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Written by Timothy Sexton
"Ladies and gentleman, by way of introduction, this is a film about trickery and fraud, about lies."
What an intro, huh? This truly is the introduction to the film, but more than that it is a warning. Because, after all, what kind of film that proposes to be all about trickery, fraud and lies would not itself engage in a bit of a trickery, fraud and lies itself? This quote the viewer into letting down their defenses in the expectation that for a change they will be told the truth since, after all, what follows has the structure of a documentary rather than a narrative fiction.
“During the next hour, everything you'll hear from us is really true and based on solid facts.”
So few words…so much significance. As the opening line quoted above indicates, this is a film about fraud. The deadpan delivery of Orson Welles will give a heads-up to those familiar with the man’s work that everything may not necessarily be true or based on solid facts. You might also not want to set your agenda according to Orson’s estimation of the running time left from this point.
“I started at the top and have been working my way down ever since.”
Orson is being truthful yet also disingenuous here. He is referring to the fact that the first film he directed was Citizen Kane which has gone on to be widely and consistently viewed as the greatest movie ever made. What direction is there to go but down from such an accomplishment? In fact, a great many film experts have issued dissenting opinions from the mainstream by situating later films directed by Welles such as The Magnificent Ambersons, The Lady from Shanghai, Touch of Evil and Chimes at Midnight as being superior to Citizen Kane.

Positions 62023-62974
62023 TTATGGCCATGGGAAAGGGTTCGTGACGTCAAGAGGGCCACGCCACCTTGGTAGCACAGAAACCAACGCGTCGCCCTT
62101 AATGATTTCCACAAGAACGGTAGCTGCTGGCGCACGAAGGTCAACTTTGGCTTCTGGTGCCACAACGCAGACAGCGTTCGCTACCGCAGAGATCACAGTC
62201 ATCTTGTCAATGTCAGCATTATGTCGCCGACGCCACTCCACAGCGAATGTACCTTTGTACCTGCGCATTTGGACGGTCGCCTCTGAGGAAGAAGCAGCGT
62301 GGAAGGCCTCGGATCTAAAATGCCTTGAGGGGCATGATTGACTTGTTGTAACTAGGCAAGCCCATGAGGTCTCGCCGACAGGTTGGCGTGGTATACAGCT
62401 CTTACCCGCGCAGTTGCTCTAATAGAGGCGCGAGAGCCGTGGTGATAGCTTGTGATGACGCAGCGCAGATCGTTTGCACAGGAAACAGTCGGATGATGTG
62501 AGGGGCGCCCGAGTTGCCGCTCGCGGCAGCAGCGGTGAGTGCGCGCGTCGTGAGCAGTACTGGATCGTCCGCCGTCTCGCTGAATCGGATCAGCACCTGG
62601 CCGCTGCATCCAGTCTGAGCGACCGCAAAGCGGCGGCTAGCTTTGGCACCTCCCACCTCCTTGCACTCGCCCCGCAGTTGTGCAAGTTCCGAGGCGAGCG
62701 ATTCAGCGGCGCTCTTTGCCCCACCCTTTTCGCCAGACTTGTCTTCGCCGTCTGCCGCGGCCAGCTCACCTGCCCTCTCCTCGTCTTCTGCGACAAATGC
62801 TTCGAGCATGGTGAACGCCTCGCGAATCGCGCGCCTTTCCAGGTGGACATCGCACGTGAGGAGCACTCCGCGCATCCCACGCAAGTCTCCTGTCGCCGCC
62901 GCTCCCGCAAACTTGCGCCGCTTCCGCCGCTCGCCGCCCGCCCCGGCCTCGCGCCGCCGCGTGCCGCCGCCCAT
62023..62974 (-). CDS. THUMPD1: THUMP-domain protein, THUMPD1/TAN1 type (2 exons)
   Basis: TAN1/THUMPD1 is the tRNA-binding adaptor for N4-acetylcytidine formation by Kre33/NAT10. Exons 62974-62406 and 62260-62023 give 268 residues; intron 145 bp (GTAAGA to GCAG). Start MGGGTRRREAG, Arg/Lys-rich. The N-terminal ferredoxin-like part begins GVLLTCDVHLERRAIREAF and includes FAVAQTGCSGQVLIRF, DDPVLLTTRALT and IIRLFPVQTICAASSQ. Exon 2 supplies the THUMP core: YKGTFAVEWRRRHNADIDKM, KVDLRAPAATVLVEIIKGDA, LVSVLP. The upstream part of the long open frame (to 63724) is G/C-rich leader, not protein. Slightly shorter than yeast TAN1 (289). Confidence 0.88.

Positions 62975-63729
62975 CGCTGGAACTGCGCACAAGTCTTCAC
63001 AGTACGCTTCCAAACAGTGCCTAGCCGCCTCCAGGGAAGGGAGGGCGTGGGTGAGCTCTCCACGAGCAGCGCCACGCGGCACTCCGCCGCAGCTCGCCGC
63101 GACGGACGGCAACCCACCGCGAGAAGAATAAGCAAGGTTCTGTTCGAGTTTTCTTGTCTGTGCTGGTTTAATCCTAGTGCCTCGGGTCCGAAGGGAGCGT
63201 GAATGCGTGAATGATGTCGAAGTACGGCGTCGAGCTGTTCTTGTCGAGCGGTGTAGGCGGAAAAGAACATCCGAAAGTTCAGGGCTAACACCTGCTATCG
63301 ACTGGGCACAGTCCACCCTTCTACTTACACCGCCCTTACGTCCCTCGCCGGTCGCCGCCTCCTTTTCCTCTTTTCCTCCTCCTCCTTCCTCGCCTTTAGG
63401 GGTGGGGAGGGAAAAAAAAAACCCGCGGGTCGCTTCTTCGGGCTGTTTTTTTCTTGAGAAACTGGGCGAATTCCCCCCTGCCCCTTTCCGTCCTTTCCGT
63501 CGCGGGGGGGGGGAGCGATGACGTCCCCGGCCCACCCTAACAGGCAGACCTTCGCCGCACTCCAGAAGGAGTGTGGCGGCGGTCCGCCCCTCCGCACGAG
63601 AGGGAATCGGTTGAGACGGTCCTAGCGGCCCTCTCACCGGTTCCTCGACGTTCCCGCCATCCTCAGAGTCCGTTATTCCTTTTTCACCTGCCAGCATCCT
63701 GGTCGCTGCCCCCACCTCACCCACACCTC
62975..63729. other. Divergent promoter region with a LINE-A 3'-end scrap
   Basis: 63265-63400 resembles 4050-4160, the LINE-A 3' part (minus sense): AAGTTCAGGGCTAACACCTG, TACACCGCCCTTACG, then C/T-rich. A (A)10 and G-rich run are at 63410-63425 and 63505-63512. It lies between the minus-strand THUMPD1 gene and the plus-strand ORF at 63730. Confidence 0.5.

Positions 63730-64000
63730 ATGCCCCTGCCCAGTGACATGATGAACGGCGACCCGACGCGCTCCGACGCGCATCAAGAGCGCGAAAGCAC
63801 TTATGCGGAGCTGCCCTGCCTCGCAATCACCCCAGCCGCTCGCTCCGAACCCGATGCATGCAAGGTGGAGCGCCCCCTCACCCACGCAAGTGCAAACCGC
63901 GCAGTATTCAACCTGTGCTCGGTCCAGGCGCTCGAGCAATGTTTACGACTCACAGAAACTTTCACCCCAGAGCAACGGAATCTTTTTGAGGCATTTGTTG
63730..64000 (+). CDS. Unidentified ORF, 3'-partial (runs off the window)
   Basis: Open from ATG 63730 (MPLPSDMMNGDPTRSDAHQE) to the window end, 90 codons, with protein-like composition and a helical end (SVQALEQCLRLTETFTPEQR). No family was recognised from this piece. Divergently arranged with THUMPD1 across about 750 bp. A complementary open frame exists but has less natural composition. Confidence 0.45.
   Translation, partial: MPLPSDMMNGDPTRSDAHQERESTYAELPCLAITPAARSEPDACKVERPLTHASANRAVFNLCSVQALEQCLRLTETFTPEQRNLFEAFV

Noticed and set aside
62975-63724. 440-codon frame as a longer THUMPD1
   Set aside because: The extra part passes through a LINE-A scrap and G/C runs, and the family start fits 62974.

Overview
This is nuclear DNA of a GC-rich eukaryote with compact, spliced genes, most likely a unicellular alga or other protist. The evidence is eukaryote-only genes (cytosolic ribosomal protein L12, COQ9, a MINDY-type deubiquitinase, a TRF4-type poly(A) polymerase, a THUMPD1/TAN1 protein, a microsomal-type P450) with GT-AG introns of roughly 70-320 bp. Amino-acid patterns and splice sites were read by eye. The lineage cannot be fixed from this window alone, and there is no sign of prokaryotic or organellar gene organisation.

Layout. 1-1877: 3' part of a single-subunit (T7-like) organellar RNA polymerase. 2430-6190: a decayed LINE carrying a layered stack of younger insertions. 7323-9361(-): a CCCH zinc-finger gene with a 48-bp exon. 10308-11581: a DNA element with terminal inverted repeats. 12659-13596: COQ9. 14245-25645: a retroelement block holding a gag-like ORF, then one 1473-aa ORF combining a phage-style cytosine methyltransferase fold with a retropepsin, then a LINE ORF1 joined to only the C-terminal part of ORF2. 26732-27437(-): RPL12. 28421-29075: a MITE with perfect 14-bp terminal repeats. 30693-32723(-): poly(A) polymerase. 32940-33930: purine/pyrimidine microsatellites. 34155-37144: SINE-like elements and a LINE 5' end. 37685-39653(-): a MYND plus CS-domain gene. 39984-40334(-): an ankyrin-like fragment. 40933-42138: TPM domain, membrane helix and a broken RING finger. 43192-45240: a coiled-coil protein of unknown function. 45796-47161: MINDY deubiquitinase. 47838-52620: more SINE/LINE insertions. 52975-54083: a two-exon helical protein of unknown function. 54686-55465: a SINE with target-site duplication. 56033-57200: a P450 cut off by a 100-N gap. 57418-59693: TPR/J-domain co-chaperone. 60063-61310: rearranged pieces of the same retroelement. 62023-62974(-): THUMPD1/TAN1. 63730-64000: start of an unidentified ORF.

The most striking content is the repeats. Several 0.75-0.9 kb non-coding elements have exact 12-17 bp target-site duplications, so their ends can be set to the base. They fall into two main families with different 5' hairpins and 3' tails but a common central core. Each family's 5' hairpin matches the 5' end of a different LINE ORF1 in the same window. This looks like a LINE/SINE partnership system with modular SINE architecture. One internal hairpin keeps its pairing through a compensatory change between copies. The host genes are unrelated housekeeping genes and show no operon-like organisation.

"What we professional liars hope to serve is truth. I'm afraid the pompous word for that is `art'."
The strange thing here is that Welles, for a change, is being entirely sincere and insincere at the same time. Art, no matter how much you slice and dice semantics, is exactly what Plato accused it of being: a pale representation of perfect reality capable of confusing people. And yet, at the same time, art is also very much a truth because how can a subjective representation of anything be a lie? This is there the confusion creeps in.
“Cliff Irving's caper may well be the hoax of the century.”
This assertion makes absolutely no sense unless you know who Clifford Irving is and what he did to become famous. For a brief period of time, Clifford Irving truly was one of the most famous men in the world. And then, later on, he became even more famous. The first bout of fame came as a result of the attention he received for having been the writer that ultra-reclusive billionaire Howard Hughes chose to ghostwrite his autobiography. The level of fame rose substantially upon the public denunciation of Irving by Hughes and the subsequent admission that the memoirs had all been nothing but a huge hoax.
“All the world loves to see the experts and the establishment made a fool of.”
Perhaps the only absolutely, 100-percent true statement made in the movie. And few would know this better than the man who made a fool of many who should have known better.
“Experts are the new oracles.”
This was certainly true in 1973. In the 21st century it is so true that it should become America’s new national motto. The problem, of course, is that experts possess no more expertise beyond all question now than they did then.
“For the past seventeen minutes, I've been lying my head off.”
No kidding. He really does say this. And after more than an hour has passed since the film commenced.
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